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to cancel dds swimming lessons to pay for stage school?

(112 Posts)
smuggler Tue 14-Jan-14 15:01:22

Dd is 7 and desperate to start stage school but it's extremely expensive. She's been having swimming lessons for around a year. She's always been extremely water confident, she can swim a length of a full size pool but hasn't got the technique of the strokes quite right. She finds swimming lessons boring and isn't really progressing. I always thought I'd continue with them until she passed all stages so I could be sure she was safe around water. But if she carries on swimming I can't afford stage school. Wibu to swap the activities?

hippo123 Wed 15-Jan-14 21:52:16

op is that ASA stage 6? If so that's very good for a 7 year old who's only been having lessons for a year.

smuggler Wed 15-Jan-14 22:06:47

Yes that's ASA stage 6. I know her school friends are in stage 3 generally and have been having lessons longer (some since 6 months old...imagine how much they've spent!) but thought it was dds confidence that had gotten her to stage 6. She's just turned 7, is stage 6 good for her age then?

hippo123 Wed 15-Jan-14 22:11:46

I'm no expert but I would say it was yes. Ds is almost 7 and has just got into stage 4 having been having lessons since 4.5 years. Most of his class (year 2) are either stage 3 or 4, I think one boy is stage 5.
I would make sure I took her swimming once or twice a month and let her enjoy the stage school for now. Won't she be getting swimming lessons in school next year as well?

smuggler Wed 15-Jan-14 22:33:05

Yes she'll go swimming with school next year but I can't see her learning much then as most children are non-swimmers/some are scared of water etc. We go swimming at weekends at least once or twice per month and extra in school holidays. It's just frustrating as I also have a toddler who isn't so keen on swimming so dd never gets to swim as much as she'd like to. Pre-toddler we'd go for three hours! I wish toddler and I could watch from the side so dd could swim more but not allowed to do that until she's 8. However there's a local outside pool where she's allowed to swim alone so we use that when weather permits.

Tinkertaylor1 Wed 15-Jan-14 22:34:37

smuggler I'd your dd is in stage six and can just about do a length she has been failed badly.
Stage 1 aiming to do 5m
Stage 2 = 10 m - red hat
Stage 3 = 25m - orange
Stage 4 = 50m - yellow
Stage 5 = 100m - light blue
Stage 6 = 200m - dark blue

This is the ASA stage frame work ? What area are you in?

Tinkertaylor1 Wed 15-Jan-14 22:36:15

there will be swimmers in her class at school and the will stand out immediately . The lessons are much fuller and tbh you do t get through much.

PurpleSprout Wed 15-Jan-14 23:03:12

Your DD can swim.

I did swimming lessons for years as a kid. I'm not a natural swimmer. I can swim a mile, sure, no problem but I do not, never have had and never will have a strong enough swimming stroke to pull myself out of a problem current or get out of freezing water before it affects me.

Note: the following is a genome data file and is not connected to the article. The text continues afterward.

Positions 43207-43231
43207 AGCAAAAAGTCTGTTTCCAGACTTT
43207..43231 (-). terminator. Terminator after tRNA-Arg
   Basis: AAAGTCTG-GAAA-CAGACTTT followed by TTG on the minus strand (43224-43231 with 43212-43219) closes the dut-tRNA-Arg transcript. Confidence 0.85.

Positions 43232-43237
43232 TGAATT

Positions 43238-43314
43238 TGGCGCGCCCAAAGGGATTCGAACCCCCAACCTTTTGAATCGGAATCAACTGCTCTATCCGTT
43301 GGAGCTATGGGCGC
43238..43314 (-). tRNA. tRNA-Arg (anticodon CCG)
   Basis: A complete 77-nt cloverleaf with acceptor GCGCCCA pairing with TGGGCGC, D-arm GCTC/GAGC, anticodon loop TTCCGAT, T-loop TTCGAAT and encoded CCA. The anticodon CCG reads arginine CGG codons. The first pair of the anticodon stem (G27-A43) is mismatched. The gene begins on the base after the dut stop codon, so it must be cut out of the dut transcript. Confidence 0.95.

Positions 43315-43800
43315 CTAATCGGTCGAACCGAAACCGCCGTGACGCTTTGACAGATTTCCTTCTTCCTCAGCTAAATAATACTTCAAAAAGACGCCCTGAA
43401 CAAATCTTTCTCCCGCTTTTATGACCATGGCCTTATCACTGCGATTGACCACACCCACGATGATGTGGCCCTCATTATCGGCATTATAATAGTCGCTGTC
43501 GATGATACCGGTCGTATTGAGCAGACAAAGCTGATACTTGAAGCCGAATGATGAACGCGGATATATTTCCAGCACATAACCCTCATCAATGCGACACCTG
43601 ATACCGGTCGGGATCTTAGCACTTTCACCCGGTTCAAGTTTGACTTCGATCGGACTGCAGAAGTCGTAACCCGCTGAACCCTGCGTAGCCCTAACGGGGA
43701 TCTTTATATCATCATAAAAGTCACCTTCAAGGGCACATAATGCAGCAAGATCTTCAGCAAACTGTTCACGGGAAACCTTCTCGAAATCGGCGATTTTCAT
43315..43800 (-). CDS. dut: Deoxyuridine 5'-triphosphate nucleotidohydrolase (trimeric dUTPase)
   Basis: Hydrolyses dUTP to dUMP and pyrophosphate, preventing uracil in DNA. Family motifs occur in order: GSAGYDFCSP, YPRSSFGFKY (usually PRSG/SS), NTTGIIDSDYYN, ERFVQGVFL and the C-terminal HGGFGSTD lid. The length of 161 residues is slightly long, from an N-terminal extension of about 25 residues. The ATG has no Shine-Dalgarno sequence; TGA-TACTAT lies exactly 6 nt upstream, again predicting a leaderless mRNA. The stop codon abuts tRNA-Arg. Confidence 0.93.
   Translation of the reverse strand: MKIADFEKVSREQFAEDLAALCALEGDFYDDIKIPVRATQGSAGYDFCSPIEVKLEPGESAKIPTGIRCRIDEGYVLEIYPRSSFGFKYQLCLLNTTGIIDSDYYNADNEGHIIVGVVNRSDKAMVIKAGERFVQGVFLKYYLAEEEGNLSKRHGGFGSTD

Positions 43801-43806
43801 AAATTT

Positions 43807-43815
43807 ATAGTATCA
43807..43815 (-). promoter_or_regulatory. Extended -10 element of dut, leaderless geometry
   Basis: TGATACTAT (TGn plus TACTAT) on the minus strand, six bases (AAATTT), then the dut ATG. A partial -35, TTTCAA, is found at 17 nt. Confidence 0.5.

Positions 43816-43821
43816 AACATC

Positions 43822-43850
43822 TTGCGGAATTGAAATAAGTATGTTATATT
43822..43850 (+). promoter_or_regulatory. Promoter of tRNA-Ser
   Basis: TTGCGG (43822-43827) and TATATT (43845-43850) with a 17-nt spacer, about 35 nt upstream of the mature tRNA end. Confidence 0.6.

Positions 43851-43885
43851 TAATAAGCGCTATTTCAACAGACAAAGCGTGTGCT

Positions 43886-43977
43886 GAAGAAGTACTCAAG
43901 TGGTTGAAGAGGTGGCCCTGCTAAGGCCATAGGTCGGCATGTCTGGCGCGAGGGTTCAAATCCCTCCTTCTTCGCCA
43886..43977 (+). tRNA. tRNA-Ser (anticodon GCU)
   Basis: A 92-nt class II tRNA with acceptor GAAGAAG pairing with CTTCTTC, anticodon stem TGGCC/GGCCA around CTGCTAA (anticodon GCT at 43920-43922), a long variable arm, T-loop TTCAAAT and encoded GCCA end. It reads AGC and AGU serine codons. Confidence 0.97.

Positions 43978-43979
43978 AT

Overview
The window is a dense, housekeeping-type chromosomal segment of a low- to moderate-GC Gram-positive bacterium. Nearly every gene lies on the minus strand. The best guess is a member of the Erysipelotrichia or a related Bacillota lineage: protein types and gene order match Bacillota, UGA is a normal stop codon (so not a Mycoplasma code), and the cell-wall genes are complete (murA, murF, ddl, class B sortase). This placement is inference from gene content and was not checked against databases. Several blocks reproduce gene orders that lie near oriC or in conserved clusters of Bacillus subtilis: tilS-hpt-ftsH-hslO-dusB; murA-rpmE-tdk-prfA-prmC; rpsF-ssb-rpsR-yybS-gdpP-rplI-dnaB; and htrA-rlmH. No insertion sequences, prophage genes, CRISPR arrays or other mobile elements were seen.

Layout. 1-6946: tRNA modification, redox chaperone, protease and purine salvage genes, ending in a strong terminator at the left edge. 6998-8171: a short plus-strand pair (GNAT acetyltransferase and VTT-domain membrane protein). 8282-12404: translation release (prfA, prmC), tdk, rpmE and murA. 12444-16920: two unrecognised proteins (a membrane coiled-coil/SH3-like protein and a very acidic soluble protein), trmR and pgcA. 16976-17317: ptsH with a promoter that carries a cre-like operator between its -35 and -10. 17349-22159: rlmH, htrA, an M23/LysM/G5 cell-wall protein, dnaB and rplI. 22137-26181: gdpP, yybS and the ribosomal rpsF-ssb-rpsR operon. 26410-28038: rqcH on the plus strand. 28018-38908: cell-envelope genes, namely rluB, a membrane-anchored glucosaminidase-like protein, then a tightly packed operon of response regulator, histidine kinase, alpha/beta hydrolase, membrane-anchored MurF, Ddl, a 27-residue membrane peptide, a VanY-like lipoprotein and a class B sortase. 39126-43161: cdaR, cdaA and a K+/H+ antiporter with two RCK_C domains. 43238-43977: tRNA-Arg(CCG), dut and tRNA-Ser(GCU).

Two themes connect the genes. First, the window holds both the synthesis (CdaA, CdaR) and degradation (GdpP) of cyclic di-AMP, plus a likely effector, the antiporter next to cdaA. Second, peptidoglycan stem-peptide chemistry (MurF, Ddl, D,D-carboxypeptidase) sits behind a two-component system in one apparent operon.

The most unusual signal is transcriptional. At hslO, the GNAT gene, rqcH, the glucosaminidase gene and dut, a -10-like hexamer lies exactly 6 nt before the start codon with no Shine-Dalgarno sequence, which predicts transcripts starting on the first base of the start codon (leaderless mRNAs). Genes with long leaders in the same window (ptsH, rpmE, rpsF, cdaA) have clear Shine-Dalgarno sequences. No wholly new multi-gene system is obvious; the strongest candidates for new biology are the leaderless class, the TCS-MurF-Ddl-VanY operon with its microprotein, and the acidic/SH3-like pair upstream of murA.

I even tried lessons as an adult to improve (because I fancied triathlon and I'm a reasonably cyclist).

If she can swim effectively and you know how to improve her stroke, can you help he improve through family swim time and divert the lesson money to stage school?

smuggler Wed 15-Jan-14 23:05:23

Yes that's the colour hats their scheme follows. I didn't say she can just about do a length, she can swim a length easily - I've never made her swim until she could no longer swim so no idea how many she is capable of. At our leisure centre they're in the learner pool until they reach stage 5 so are definitely not swimming 50m.

smuggler Wed 15-Jan-14 23:07:14

Purple dp works a lot of weekends and I also have a toddler so teaching her myself is difficult.

WeddingComingUp Wed 15-Jan-14 23:26:30

Ds1 is 5 and in level 3. I wouldn't say he'd be able to swim 25m with no flotation devices though. He could easily do it with a handheld float, but probably not solo.

PurpleSprout Wed 15-Jan-14 23:27:44

smuggler Sorry yes, can see that. I just wondered if you felt guilty (and I'm not saying you should) about her learning, could you bolster it outwith lessons more cheaply. It may be not.

I was more thinking what do you need to be water-safe for? If it's the pool at home and on hols, supervised on the beach etc. and you think you're DD is ready then maybe she could stop lessons and do the practice at work.

If it's 'I've been unsupervised and jumped into a fast-flowing river' then, umm, don't let her? If it's once you're an adult etc. then my comment above applies, best I'm fit, I had years of swimming lessons, got all my badges as a kid and am still not a good swimmer. I can swim for hours, but irrelevant because I can't propel myself out of trouble particularly quickly despite some specific training around it (I wanted to dive / snorkel).

Tinkertaylor1 Wed 15-Jan-14 23:32:35

smuggler this is what your dd should be doing.

We all run of the Asa frame work . There is also a set of skills she would have had to do. Ask to see them if she can't do them/ hasn't been shown ask to talk to the swimming co-ordinator.
Otherwise you are wasting time and money

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